Type of argumentation having additional aim of urging a particular form of action.
Form of logical thinking used to analyse an author's credibility. Established by appealing to emotion, avoiding a hostile tone, and demonstrating knowledge of subject.
A work of didactic literature that aims to influence the reader on a specific social or political issue.
False Analogy
Error in assuming that because two things are alike in some ways, they are alike in all ways.
Hasty Generalisation
Unsound inductive inference based on insufficient, inadequate, unspecified evidence.
A statement or idea that fails to follow logically from the one before.
Post Hoc
because one thing follows another, it is held to cause the other.
Ad hominem
Instead of attacking an assertion, the argument attacks the person who made the assertion.
Way an author chooses to join words into phrases, clauses, sentences.
word, phrase, or clause referred to by a pronoun (Eg. The critique of Plato's Republic was written from a contemporary point of view. It was an in-depth analysis of Plato's opinions about possible governmental forms.)
grammatical unit containing subject and verb. Independent and dependent
Loose Sentence
Type of sentence in which main idea comes first, followed by dependent grammatical units (phrases and clauses).
Grammatical or rhetorical framing of words, sentences, or paragraphs to give structural similarity. Attracts the reader's attention, adds emphasis and organisation, or rhythm. (Ex. "Let every nation know, whether it wishes us well or ill, that we shall pay any price, bear any burden, meet any hardship, support any friend, oppose any foe to assure the survival and the success of liberty." -JFK)
Periodic Sentence
Sentence that presents central meaning in a main clause at the end. Ind. clause preceded by phrase or dependent clause. Adds emphasis and variety.
Predicate Adjective
Adjective that follows linking verb and compliments subject.
Predicate Nominative
Noun that follows linking verb and renames subject.
Subordinate Clause
Group of words with subject and verb that cannot stand alone.
Sentence Structure
The manner in which grammatical elements are arranged in a sentence. Although there are endless varieties of sentence, each is a variation on one of the three basic structures: simple, compound, or complex.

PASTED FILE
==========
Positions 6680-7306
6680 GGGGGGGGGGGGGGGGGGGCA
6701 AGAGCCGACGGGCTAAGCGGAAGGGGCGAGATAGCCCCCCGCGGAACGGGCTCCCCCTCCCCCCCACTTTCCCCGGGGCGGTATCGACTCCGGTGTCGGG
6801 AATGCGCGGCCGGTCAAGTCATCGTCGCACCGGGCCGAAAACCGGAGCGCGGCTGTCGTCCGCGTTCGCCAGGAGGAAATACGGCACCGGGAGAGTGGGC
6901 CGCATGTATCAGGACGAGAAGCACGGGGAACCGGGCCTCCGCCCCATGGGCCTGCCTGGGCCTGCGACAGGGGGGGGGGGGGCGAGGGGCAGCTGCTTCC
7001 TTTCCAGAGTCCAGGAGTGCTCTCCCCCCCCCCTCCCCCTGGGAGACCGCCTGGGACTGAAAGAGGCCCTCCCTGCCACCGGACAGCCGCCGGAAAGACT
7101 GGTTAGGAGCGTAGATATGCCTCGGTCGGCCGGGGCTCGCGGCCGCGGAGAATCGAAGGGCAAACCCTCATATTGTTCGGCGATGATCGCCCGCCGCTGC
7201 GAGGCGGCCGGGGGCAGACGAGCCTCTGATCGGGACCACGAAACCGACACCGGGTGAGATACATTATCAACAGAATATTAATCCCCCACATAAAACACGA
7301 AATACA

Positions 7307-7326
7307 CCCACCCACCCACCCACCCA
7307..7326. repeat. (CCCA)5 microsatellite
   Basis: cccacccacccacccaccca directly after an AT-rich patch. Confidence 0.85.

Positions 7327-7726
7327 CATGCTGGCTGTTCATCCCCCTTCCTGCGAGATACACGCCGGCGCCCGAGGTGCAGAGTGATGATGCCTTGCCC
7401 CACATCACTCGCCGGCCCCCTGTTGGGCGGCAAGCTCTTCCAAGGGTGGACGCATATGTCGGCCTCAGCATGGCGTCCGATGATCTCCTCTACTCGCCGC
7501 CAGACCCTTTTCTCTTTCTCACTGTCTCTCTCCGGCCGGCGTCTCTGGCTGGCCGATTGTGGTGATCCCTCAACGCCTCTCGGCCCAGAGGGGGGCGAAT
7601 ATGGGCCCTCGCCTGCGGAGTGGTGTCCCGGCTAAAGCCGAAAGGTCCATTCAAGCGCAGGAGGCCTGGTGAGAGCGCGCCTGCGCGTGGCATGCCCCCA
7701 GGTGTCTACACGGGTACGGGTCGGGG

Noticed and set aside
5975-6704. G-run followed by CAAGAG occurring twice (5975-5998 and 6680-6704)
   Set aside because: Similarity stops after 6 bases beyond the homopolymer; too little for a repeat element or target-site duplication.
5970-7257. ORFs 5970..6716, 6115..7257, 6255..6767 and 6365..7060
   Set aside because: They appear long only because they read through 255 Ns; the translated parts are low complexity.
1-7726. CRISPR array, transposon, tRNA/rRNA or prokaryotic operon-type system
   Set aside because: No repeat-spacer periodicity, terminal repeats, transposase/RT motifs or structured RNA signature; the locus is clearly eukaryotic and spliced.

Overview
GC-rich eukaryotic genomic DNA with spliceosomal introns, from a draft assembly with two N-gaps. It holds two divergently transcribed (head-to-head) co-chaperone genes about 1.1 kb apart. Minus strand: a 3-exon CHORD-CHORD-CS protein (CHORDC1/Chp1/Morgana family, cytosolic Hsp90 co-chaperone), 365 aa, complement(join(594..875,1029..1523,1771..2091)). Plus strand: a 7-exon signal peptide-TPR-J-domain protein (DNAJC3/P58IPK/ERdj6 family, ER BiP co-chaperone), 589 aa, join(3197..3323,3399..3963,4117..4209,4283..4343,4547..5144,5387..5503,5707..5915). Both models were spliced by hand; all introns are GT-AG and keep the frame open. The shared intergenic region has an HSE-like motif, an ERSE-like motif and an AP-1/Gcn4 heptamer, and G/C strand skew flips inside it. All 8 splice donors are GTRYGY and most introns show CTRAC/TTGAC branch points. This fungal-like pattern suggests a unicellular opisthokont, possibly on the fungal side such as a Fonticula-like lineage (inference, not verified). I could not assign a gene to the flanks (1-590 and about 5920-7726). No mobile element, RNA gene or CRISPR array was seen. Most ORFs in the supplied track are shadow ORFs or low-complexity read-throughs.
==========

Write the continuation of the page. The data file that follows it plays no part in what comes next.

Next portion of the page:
Simple Sentence
Contains a subject and a verb along with modifiers and perhaps an object.
Compound Sentence
It consists of two or more simple sentences liked by a coordinating conjunction such as and or but.
Complex Sentence
It is made up of an independent, or main, clause and any number of dependent or subordinate clauses.
Active Verb
The subject of the sentence is doing something (Ex. They carried the body out of the kitchen and laid it on the sofa.)
Passive Verb
Something is being done to the subject of the sentence. (Ex. The body was carried from the kitchen and placed on the sofa.)
Subject Compliment
The word (with any accompanying phrases) or clauses that follow a linking verb and complements, or completes, the subject of the sentence by either (1) remaining it or (2) describing it. The former is technically called a predicate nominative, the latter a predicate adjective.
Word that is identical in form with another word either in sound or spelling but differs from it in meaning.
A word that is pronounced in the same way as another word but differs in meaning and or spelling. Thus, a kind of homonym.
The omission of a letter or syllable
A type of elision in which a letter or syllable is omitted at the beginning of a word, as 'twas for it was.
A type of elision in which a word is contracted by removing one or more letters or syllables from the middle
A type of elision in which a letter or syllable is omitted at the end of a word, as in morn for morning